In short, the Super Mario Brothers Super Show had it right all along. Mario characters were meant to be copied and pasted into existing stories for amusement purposes.

Now, I have many, many properties. And several of them can be forced into this variety show format, which in turn is well suited to not only rehashing, but also prototyping stories. Hat Trick’s animal world could do it. The Awesome Moments 3D puppets could be reused for it.

But I have two properties that fit this format without being forced.

My retro sprites, and the piqha.

And the relationship is entirely reversible. I can make piqha as retro sprites, and retro sprite characters as piqha.

Anyways, attempts at assembling my variety show, settling on a cast, etcetera are, at the moment, not clicking. Part of me wants to go haring off after a hand-drawn piqha dealio. The sensible part of me is thinking “just make the sprite comic. It’ll all come ’round to the other projects if God Wills.”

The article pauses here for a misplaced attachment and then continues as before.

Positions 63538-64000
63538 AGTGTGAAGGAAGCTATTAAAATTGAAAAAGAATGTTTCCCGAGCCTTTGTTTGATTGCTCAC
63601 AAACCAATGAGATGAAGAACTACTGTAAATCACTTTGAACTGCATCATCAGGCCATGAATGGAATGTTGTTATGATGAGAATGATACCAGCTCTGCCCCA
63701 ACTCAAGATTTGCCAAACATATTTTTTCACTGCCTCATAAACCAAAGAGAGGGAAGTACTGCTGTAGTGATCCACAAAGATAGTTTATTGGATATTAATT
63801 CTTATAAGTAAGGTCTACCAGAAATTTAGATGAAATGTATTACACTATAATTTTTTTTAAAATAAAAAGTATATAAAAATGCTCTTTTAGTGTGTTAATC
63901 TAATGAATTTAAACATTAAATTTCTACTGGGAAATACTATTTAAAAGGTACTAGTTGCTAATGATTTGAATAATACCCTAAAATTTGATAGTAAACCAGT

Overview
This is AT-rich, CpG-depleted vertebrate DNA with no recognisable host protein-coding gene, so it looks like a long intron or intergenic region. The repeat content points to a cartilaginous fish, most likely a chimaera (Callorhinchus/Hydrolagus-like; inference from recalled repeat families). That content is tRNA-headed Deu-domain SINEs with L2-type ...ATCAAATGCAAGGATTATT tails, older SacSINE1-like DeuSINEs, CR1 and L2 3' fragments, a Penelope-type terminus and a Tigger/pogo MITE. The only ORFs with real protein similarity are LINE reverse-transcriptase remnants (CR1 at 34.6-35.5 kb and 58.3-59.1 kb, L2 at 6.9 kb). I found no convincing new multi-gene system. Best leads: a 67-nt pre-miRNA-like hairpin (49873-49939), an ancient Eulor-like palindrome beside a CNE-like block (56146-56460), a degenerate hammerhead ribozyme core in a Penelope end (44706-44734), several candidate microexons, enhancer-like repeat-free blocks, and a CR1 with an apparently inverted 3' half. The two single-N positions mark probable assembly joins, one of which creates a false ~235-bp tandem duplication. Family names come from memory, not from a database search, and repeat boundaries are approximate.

None of this is at the forefront of my effort. My labor is directed towards the crowdfunding of Awesome Moments. But this quasi-puzzle is taunting me.

My piqha are marketable. Lovable. Flexible. Distinct. But my sprites have the golden path, still, if I give up on converting retro game art to HD game art. A peculiar spin on tried and true ancient character design principles are not of themselves a replacement for a pipeline that allows me to keep my fingers in all the media varieties that interest me, jumping around as desired, while constantly moving forward on all.

Nothing is clicking yet.

I feel like I have a variety show that is the headspring of my golden pipeline, but it’s just missing one key ingredient. I’m one epiphany away from having my cake and eating it too.

It’s not urgent. I need to finish Awesome Moments 1 before I can seriously develop this concept. So that’s a month or three, probably closer to three. And the epiphany that cemented Thimble Theater came ten years into its run. The epiphany that cemented Dr. Seuss came ten years into his run, and wouldn’t have worked so well if he hadn’t established a track record.

But I feel like it’s there. Just beyond my fingertips.